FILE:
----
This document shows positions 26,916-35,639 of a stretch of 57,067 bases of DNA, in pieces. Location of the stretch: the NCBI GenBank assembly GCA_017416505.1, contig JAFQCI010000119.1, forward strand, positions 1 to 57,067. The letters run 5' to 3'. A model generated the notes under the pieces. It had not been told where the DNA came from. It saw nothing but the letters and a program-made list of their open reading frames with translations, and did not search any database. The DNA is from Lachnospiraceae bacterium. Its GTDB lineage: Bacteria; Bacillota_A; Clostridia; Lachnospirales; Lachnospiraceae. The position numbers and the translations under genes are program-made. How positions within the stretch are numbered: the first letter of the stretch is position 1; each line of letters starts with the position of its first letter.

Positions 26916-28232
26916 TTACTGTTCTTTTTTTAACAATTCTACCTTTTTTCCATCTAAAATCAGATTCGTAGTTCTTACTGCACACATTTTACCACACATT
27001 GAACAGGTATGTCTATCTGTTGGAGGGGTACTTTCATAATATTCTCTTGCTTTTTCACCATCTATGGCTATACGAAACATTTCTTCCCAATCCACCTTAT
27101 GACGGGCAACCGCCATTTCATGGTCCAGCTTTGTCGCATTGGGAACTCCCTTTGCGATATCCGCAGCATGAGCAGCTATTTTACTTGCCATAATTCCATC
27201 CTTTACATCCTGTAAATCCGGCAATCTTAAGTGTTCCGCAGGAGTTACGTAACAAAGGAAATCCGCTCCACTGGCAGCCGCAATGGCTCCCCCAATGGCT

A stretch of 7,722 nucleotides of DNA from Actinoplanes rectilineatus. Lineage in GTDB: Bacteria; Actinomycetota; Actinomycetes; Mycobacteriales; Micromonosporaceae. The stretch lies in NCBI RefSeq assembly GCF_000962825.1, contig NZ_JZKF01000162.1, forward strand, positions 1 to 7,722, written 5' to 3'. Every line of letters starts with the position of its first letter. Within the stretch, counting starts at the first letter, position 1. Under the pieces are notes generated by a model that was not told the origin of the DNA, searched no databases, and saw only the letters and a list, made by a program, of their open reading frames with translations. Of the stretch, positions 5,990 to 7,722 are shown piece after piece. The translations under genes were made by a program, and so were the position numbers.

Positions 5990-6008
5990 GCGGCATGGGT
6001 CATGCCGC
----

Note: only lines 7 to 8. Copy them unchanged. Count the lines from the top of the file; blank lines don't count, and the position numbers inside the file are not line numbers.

A stretch of 7,722 nucleotides of DNA from Actinoplanes rectilineatus. Lineage in GTDB: Bacteria; Actinomycetota; Actinomycetes; Mycobacteriales; Micromonosporaceae. The stretch lies in NCBI RefSeq assembly GCF_000962825.1, contig NZ_JZKF01000162.1, forward strand, positions 1 to 7,722, written 5' to 3'. Every line of letters starts with the position of its first letter. Within the stretch, counting starts at the first letter, position 1. Under the pieces are notes generated by a model that was not told the origin of the DNA, searched no databases, and saw only the letters and a list, made by a program, of their open reading frames with translations. Of the stretch, positions 5,990 to 7,722 are shown piece after piece. The translations under genes were made by a program, and so were the position numbers.

Positions 5990-6008